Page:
This Apple Watch Band Works as a Medical-Grade Heart Monitor

Soon you might be able to add a little additional functionality to your Apple Watch through the addition of a new watch band.

Called the Kardia Band, the Apple Watch band works as a medical-grade EKG reader. When attached to your Apple Watch, the band is capable of recording a single-lead EKG by just pressing a sensor on the band. Information about that scan is then transmitted to an app on your iPhone where you can review it or share the results with others.

“Kardia Band for Apple Watch represents both the future of proactive heart health and the introduction of the Wearable MedTech category,” said Vic Gundotra, chief executive officer of AliveCor. “These combined technologies give us the ability to deliver personal reports that provide analysis, insights and actionable advice for the patient and their doctor.”

Gundora’s name might sound familiar. He previously worked at Google as the head of Google+. He joined the company behind the band, AliveCor, in November of last year. 

Besides simply recording an EKG, the watch band also has an Atrial Fibrillation Detector. That detector uses the apps automated analysis process to detect the presence of atrial fibrillation in an EKG.  Atrial Fibrillation is the most common cardiac arrhythmia and is the leading cause of strikes. Additionally, the Apple Watch band has a Normal Detector, which determines whether your heart rate and rhythm are normal, as well as a detector that suggests you give the EKG another try if your results are a little wonky.

“The personal, discrete Kardia Band is a perfect fit for Apple Watch. It allows patients to easily measure and record their heart rhythm in real time. This can provide patients with a sense of control—which is vitally important to successful patient engagement in the treatment of chronic disease,” said Kevin R.

Campbell, MD, FACC, North Carolina Heart and Vascular UNC Healthcare, clinical cardiac electrophysiology assistant professor, UNC Department of Medicine, Division of Cardiology.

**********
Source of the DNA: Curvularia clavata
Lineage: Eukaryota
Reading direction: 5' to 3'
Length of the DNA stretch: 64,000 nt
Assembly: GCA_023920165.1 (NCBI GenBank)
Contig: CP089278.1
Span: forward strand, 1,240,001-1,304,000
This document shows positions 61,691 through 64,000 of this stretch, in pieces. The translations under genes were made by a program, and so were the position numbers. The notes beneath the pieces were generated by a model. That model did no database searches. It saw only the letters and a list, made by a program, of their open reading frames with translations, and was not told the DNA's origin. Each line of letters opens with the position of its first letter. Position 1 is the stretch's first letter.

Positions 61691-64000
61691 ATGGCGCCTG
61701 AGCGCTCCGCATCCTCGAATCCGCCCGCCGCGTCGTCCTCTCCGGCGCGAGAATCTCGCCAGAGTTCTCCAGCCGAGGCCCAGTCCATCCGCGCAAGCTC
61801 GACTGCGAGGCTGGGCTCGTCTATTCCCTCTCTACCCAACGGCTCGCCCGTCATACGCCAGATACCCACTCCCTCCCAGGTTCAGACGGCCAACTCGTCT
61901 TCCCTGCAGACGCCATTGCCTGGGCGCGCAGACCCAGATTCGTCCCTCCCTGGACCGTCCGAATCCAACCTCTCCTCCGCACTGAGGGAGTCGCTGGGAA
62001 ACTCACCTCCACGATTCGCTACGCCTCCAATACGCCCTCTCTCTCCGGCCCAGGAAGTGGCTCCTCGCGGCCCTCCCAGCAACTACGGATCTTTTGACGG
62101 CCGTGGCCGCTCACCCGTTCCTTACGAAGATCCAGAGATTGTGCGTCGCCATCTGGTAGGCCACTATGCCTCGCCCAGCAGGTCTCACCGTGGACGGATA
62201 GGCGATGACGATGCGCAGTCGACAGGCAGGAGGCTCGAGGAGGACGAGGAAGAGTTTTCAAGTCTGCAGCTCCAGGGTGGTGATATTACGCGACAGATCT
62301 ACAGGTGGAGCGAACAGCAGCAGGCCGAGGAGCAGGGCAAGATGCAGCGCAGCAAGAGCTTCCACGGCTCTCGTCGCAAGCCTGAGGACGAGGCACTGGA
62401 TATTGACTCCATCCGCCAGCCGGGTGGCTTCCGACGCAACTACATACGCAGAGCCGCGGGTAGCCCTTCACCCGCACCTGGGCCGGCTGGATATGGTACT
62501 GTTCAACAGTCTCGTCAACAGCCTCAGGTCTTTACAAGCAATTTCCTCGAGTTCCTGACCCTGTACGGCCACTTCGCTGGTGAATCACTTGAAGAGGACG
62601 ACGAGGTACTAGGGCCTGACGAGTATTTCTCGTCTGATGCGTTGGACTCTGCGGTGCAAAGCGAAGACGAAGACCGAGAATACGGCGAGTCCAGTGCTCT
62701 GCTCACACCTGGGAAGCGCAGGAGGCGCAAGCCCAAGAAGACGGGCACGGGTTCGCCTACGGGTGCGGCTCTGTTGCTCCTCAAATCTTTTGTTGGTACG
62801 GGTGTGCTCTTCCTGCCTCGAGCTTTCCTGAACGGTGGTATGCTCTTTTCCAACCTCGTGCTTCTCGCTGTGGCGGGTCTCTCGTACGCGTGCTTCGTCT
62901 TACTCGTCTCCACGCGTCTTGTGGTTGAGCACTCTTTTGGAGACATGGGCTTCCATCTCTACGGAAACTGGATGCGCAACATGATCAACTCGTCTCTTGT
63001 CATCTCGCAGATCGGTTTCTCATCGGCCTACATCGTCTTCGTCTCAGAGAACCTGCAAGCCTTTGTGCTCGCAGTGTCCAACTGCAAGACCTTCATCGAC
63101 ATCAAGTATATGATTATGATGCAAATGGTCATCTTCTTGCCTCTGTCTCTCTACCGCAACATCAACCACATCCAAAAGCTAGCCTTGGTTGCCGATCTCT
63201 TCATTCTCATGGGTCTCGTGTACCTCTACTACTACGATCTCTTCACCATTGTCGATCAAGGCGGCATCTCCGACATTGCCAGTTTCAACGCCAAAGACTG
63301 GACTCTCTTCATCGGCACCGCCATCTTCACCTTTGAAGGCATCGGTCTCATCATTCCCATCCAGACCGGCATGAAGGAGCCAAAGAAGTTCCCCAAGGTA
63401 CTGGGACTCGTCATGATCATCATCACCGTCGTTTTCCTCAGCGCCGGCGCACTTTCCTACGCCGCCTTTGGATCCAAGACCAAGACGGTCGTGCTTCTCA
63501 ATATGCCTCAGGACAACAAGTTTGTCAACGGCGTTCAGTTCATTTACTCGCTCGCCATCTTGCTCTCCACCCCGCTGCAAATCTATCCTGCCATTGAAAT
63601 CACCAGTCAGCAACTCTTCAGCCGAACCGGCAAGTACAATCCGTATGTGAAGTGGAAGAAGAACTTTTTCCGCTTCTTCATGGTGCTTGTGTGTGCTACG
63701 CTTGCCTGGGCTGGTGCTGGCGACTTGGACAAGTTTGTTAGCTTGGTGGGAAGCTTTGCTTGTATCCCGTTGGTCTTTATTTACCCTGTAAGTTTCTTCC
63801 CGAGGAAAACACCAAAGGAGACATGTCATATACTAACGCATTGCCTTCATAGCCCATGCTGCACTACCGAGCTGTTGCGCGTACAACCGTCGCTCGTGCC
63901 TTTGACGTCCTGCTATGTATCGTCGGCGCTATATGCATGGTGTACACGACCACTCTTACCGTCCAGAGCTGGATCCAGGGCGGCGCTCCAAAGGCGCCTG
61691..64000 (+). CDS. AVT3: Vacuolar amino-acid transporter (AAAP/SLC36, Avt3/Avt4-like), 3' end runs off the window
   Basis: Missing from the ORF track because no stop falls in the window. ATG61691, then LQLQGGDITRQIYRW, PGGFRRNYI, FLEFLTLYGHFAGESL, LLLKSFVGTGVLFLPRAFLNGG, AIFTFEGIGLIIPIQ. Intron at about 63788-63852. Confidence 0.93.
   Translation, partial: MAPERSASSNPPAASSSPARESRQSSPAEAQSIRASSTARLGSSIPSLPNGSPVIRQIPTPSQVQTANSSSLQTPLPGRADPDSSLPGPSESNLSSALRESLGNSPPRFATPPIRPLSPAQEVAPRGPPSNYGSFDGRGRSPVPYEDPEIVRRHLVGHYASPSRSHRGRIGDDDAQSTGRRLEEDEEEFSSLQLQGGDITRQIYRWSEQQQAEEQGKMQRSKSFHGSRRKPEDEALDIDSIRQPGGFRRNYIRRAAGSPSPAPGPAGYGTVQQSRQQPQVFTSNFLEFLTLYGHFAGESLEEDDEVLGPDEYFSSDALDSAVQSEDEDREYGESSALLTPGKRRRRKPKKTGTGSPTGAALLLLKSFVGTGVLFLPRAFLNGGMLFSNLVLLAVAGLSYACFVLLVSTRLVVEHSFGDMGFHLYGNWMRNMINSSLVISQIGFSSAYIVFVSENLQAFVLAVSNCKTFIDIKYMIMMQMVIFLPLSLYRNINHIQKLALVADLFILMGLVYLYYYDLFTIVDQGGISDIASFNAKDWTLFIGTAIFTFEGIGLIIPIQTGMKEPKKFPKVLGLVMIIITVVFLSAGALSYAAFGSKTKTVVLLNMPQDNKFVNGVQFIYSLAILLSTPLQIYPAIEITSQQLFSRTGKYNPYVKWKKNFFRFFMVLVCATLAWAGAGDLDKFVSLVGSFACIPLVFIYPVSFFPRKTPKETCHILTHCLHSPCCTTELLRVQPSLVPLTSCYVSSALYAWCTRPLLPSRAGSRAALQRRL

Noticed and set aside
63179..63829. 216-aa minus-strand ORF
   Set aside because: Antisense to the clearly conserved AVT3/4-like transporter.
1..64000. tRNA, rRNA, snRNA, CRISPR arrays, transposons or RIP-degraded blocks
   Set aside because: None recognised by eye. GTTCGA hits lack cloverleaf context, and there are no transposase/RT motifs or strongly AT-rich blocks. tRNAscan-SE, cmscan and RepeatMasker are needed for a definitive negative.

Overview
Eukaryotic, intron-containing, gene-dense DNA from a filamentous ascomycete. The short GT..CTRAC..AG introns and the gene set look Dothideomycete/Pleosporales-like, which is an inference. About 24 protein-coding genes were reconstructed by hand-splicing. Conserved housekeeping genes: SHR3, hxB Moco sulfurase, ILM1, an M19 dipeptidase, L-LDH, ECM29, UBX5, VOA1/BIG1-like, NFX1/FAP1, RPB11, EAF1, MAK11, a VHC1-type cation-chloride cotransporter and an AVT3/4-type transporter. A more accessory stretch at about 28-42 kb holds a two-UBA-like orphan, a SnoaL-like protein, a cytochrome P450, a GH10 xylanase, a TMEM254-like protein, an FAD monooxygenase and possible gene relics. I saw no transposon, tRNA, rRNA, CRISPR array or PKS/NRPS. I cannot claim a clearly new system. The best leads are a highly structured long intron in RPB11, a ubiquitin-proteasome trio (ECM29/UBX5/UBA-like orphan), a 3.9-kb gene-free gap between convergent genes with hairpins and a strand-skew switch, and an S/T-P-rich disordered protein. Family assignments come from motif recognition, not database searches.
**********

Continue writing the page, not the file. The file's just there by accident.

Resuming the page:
For now, the Watch band is still seeking FDA approval. The company has previously released a similar smartphone sensor that was able to acquire FDA approval, so the track record is there for success with this as well. If it does get FDA approval, it will potentially be the first Apple Watch accessory to do so.

Currently, there is no release date or pricing information available for the Apple Watch band.

Karia isn’t the only way the Apple Watch is being used in medical situations. Cancer patients in Camden, New Jersey are currently using the Apple Watch as part of their cancer treatment. While not used specifically as a medical monitoring device, the program allows doctors to stay connected to patients while they’re undergoing treatment. That means they can quickly check on a patient’s general physical condition. Through an additional app, they’re also able to get a feel for a patient’s mental condition through a small series of questions. All that gives doctors a good picture of how a patient is doing overall, and how he or she is being affected by a particular treatment.

Another app called Epi Watch offers a way for epilepsy patients to track how the disease affects them in the hopes of potentially improving their treatments and allowing doctors to gain a better understanding of the disease.

The Epi Watch study, which is being conducted by the Johns Hopkins University School of Medicine, has patients take daily surveys and make journal entries about their disease and tries to get them to document when they have seizures and what happens to their body prior to one come on. Thanks to the Apple Watch’s  heart rate monitor, accelerometer, and gyroscope, researchers will be able to track changes in heart rate as well as body movement in patients, ultimately gaining a better understanding of the disease.

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